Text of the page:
Jason Arbeeny, a 14-year veteran of the NYPD who worked in the Brooklyn South unit was convicted of planting drugs on a woman and her boyfriend in 2007. Before announcing the verdict, Justice Reichbach scolded the department for what he described as a widespread culture of corruption endemic in its drug units.
“I thought I was not naïve,” he said. “But even this court was shocked, not only by the seeming pervasive scope of misconduct but even more distressingly by the seeming casualness by which such conduct is employed.”
Several narcotics officers in Brooklyn have been caught mishandling drugs they seized as evidence, and hundreds of potentially tainted drug cases have been dismissed. The city has made payments to settle civil suits over wrongful incarcerations.
Former detective, Stephen Anderson testified during the trial that officers in drug units, like the one Arbeeny worked in, often planted drugs on people. Anderson pleaded guilty to official misconduct over a 2008 incident involving drug evidence and faces two to four years in prison.
On Jan. 25, 2007, prosecutors said, Detective Arbeeny planted a small bag of crack cocaine on two innocent people.
Yvelisse DeLeon and her boyfriend, Juan Figueroa were the prosecutions main witnesses. Deleon testified that the couple drove up to their apartment building in Coney Island and were approached by two plainclothes police officers. She said she then saw Detective Arbeeny remove a bag of powder from his pocket and place it in the vehicle. “He brought out his pocket,” Ms. DeLeon told the court. “He said, ‘Look what I find.’ It looked like little powder in a little bag.”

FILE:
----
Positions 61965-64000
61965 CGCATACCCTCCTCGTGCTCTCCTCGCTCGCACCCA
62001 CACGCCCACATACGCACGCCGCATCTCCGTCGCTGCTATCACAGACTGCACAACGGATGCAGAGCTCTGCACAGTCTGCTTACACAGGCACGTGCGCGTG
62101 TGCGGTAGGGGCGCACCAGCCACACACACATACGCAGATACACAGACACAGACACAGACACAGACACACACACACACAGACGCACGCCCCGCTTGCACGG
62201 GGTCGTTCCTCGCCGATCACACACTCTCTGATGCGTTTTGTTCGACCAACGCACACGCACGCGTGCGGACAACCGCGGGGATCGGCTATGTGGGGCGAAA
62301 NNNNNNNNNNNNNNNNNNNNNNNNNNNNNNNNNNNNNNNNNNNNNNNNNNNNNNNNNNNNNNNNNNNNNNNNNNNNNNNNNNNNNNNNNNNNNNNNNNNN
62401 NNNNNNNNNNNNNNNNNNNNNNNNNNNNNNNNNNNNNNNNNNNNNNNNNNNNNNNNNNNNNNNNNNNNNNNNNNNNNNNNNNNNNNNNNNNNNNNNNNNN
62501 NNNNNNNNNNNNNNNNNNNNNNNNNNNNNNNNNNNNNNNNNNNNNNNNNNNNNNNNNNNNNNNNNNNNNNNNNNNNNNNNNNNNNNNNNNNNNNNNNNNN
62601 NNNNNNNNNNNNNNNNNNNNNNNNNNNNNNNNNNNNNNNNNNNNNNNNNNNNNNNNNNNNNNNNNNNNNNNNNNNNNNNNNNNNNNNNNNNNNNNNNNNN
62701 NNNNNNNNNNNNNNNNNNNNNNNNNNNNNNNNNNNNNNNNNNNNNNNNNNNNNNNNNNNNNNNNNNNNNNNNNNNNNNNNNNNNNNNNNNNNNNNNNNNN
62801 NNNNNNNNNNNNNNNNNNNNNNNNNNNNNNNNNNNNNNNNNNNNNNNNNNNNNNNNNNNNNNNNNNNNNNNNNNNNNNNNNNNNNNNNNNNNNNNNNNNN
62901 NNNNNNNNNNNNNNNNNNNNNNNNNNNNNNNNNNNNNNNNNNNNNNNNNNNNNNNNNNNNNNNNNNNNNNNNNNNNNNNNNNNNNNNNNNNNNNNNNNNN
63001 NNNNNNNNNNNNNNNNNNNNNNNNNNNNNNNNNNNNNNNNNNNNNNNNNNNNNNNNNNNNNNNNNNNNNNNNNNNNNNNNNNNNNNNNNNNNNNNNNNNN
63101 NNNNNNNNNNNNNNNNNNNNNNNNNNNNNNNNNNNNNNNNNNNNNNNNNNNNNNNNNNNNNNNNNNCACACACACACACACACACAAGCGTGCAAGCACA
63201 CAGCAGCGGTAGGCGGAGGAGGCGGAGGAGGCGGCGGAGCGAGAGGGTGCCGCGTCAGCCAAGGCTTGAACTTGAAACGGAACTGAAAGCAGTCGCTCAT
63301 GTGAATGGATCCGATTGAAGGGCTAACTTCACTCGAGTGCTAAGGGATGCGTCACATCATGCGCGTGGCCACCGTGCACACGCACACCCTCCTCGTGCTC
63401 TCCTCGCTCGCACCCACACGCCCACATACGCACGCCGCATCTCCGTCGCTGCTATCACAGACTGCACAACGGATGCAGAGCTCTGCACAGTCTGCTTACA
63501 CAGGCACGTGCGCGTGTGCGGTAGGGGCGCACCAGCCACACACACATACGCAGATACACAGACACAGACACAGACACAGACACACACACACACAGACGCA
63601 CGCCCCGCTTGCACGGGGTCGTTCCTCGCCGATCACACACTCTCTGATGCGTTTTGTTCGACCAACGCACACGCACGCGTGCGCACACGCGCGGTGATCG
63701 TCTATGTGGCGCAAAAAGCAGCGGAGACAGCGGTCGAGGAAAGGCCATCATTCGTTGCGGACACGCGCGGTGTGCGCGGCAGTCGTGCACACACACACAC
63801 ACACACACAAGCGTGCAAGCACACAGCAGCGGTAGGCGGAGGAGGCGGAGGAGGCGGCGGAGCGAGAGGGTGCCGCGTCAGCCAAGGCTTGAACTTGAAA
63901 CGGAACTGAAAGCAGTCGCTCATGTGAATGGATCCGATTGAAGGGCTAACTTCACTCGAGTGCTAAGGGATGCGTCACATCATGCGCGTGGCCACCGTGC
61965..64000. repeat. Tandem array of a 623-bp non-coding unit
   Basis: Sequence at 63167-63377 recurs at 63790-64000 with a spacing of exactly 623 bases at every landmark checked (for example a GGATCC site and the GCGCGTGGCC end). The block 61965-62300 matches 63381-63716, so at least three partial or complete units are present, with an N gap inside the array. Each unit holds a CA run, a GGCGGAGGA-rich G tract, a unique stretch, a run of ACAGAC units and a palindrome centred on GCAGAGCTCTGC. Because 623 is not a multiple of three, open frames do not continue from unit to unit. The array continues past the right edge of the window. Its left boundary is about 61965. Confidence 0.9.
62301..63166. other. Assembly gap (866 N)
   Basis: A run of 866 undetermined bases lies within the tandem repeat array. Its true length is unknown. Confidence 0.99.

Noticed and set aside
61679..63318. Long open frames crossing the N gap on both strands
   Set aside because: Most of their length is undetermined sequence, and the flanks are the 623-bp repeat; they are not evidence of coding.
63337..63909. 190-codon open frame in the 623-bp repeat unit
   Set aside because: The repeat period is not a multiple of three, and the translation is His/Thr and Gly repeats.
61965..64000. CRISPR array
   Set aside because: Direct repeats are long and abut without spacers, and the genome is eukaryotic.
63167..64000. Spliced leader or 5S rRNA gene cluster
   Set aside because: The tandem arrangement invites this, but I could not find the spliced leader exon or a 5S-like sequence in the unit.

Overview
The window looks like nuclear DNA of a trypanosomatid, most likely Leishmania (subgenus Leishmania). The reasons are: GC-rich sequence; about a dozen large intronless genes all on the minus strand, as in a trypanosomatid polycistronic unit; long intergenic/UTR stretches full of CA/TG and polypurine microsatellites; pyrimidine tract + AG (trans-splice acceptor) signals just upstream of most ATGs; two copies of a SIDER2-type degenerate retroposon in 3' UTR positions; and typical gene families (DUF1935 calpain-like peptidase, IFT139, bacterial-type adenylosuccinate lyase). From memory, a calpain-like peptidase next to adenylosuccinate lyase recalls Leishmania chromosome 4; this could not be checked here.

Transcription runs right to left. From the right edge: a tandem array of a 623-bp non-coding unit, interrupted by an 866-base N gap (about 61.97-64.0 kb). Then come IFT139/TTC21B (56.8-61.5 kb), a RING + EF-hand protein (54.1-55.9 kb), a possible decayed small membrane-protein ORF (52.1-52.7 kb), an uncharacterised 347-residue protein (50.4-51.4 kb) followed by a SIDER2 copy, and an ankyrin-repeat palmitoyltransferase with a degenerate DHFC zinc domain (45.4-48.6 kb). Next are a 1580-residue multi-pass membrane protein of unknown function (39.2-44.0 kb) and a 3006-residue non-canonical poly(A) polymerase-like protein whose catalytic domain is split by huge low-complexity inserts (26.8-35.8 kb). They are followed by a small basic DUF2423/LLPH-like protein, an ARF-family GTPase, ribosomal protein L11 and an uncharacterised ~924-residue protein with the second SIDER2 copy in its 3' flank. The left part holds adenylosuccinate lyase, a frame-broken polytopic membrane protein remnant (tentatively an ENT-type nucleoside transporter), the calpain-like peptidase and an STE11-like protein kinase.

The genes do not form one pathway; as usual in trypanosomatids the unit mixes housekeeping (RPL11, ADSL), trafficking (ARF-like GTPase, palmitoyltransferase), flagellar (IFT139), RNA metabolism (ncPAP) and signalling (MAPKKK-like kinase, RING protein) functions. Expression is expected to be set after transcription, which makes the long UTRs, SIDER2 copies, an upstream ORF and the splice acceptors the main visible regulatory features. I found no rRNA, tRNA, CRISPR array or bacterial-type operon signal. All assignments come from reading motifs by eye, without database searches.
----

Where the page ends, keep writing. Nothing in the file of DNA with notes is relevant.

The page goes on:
The detective was also accused of stealing multiple bags of cocaine from the prisoner van to which he had been assigned but was found not guilty.
There was conflicting testimony during the trial about quotas in the department’s drug units, but Justice Reichbach said a system of flawed procedures led to the charges against Detective Arbeeny.
In the department’s Brooklyn South narcotics unit, for instance, drugs seized as evidence are not counted or sealed until they reach the precinct and can be handled by multiple officers along the way, Justice Reichbach said, adding that such unacceptable practices “pale in significance” to the “cowboy culture” of the drug units.
“Anything goes in the never-ending war on drugs,” he said, “and a refusal to go along with questionable practices raise the specter of blacklisting and isolation.”
Sentencing is scheduled for January. Arbeeny faces up to four years in prison.
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